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Crossed Cheques and Open Cheques: A Guide to Secure Payment Instruments

Crossed Cheques and open cheques: A Guide to Secure Payment Instruments

The finance sector offers many payment options to enable secure transactions. One of the widely used payment options by customers is a crossed cheque. In this blog, we will discuss what a crossed cheque is, how it works, its benefits, and why it is an important tool to initiate safe transactions.

What is a Crossed Cheque?

A crossed cheque is a type of cheque where two parallel lines are drawn across the face of the cheque, either vertically or diagonally. This crossing signifies that the cheque can only be deposited directly into a bank account and cannot be encashed over the counter. The payee’s name is essential for processing a cheque. There are two main types of crossed cheques general crossing and special crossing.

How Does a Crossed Cheque Work?

When you receive a crossed cheque, you must deposit it into your bank account. You cannot encash it at the bank counter. To do this, you need to have an active bank account. When you deposit the crossed cheque, the funds will be credited directly to your account.

Types of Crossed Cheques:

General Crossing

In generally crossed cheque, two parallel lines are drawn on the cheque, either on the sides or across the entire cheque. This means that the money can be deposited only into the payee’s bank account. However, it can be deposited in any bank as the name of the bank is not specified in such cheques.

Special Crossing

A special crossed cheque has the name of a specific bank between the two parallel lines. This means that the cheque can only be deposited into an account held at that particular bank. It is also necessary that the payee must hold an account in that particular bank.

Benefits of  Crossed Cheques

The main reason to use the provision of a crossed cheque is its low-risk factor. The following points explain how a crossed cheque is a safer means of transaction as compared to an open cheque.

Security

A crossed cheque can only be deposited into the payee’s account. In case this cheque is misplaced, lost, or stolen it cannot be misused. Thus, it is a low-risk means of transaction. It is a great option for making transferring large sums.

Reduced Fraud

Since a crossed cheque can only be deposited in the bank, it cannot be used by unauthorized individuals. It can be tracked by the bank and the tracking information is shared with the payee.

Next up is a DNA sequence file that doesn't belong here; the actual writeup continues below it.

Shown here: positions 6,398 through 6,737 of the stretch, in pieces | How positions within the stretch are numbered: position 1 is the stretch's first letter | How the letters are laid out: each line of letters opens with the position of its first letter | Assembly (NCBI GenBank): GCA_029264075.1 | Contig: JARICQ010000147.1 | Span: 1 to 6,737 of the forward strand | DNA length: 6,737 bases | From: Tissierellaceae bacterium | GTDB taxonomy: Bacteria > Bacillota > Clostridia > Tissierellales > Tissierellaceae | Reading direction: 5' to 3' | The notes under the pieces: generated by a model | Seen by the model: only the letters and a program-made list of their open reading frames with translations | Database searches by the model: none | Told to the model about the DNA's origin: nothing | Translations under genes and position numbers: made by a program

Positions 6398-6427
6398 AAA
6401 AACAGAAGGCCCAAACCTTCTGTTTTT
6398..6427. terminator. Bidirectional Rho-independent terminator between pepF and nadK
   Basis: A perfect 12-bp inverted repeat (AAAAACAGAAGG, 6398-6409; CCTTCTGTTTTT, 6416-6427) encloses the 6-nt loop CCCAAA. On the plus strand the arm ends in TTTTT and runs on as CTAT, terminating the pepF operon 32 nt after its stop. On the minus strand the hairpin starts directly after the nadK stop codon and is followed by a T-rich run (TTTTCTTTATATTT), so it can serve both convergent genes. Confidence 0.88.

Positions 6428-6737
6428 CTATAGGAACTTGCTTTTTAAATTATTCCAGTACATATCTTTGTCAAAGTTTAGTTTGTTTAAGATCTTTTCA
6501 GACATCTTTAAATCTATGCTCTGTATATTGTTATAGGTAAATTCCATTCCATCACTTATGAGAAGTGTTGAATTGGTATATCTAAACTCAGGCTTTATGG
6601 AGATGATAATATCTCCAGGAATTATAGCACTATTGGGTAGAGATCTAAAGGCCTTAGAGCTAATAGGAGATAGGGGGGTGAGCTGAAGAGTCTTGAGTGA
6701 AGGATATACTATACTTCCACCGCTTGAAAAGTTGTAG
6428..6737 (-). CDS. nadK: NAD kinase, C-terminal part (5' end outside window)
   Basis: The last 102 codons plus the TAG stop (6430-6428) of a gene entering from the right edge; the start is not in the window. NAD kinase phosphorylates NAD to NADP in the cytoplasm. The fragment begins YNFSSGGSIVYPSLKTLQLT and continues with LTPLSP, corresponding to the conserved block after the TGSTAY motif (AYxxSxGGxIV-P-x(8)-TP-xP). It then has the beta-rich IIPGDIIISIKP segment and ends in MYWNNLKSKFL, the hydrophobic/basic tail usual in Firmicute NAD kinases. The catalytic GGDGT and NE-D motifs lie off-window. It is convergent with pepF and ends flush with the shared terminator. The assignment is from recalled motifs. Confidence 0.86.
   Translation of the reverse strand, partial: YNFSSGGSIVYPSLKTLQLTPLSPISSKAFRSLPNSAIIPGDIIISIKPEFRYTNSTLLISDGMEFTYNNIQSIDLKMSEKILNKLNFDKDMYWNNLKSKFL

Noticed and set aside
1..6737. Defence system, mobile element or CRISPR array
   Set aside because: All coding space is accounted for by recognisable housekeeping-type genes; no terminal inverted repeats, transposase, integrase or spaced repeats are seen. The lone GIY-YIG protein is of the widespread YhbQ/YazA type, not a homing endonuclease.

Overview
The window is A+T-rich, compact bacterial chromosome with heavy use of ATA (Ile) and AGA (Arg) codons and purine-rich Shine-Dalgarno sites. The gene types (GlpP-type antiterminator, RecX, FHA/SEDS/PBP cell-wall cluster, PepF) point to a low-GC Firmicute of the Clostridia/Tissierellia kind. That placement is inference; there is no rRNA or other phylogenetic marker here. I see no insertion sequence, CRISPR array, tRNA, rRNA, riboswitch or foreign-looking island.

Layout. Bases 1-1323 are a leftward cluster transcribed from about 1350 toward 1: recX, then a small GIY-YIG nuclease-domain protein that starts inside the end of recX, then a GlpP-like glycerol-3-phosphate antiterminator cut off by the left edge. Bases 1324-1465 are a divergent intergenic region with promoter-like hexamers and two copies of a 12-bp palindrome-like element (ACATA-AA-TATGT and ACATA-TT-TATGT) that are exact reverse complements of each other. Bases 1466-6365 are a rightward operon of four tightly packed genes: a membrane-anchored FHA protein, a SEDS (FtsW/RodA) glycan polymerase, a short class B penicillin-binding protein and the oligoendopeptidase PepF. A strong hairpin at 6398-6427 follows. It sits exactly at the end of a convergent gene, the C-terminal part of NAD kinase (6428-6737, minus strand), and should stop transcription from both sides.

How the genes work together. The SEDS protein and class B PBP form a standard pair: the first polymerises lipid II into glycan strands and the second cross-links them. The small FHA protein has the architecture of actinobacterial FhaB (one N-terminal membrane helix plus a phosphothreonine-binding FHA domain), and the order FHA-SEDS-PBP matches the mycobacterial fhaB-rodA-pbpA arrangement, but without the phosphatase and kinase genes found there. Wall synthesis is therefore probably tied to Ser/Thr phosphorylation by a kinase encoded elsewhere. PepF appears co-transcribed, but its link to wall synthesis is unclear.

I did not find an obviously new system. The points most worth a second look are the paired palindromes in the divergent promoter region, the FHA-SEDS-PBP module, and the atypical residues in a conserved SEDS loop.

Important Considerations

Endorsement

When you receive a crossed cheque, you need to endorse it on the back with your signature to deposit it into your bank account.

Expired Cheques

Like regular cheques, crossed cheques also have an expiration date. Make sure to deposit them before the date mentioned to avoid any inconvenience.

What is an open cheque?

 An open cheque does not have any crossing marks on its face and is generally issued to the bearer. A bearer is a person to whom the cheque is addressed. The bearer holds the authority to redeem the cheque or simply cash it. In case, a cheque is lost or stolen it can be missed. Therefore, it is not a safe means of making a transaction, when compared to a crossed cheque.

Advantages of Open Cheques

Quick and Flexible

The open cheque can be taken directly to the bank and can be exchanged by the cheque holder. There are no formalities or verification processes on the part of the bank issuing the cash. The cheque bearer receives the money from the bank and can access funds immediately in case of emergencies.

No Need for a Bank Account

Individuals who do not hold a bank account can easily use an open cheque to receive money. Unlike a cheque, an open cheque can be redeemed by the holder without having to open a bank account.

No formalities to be fulfilled before the transaction: Open cheques are quite easy to handle. They are not supposed to be deposited into the bank before a transaction is to be made. It is a great option that requires no set procedure or formality.

What is the difference between cross cheque and open cheque?

A cross cheque can only be deposited into a bank account, ensuring security, while an open cheque can be cashed immediately by anyone, posing a higher risk.

Related Topics: 

Benefits of cheque truncation systemClick Here
Importance of the Banking SectorClick Here
RTGS Form onlineClick Here

FAQs

Q: What types of crossing of cheques?

Ans: General Crossing, Special Crossing & Restrictive Crossing.

Q: What is the meaning of a Crossed cheque?

Ans: A crossed cheque is any cheque that is crossed with two parallel lines, either across the whole check or through the top left-hand corner of the cheque.

Q: How to get a Crossed cheque image?

Ans: Crossed cheque image for reference is available on online platforms.

Q: Who can cross a cheque?

Ans: Only the holder of a cheque is authorized to cross a cheque.

Q: What is a Special Crossing Cheque?

Ans: A special crossing cheque is the cheque that bears across its face an addition of the banker’s name.

Conclusion:

In conclusion, crossed cheques are an important financial tool that provides enhanced security and protection against fraud as compared to open cheques. Open cheques are great for quick access to funds but are not a safe option as they can be easily misused. Whereas, a crossed cheque by restricting encashment and ensuring direct crediting to the payee’s account, offers security. Utilize this secure payment instrument to safeguard your financial interests and keep your transactions hassle-free.

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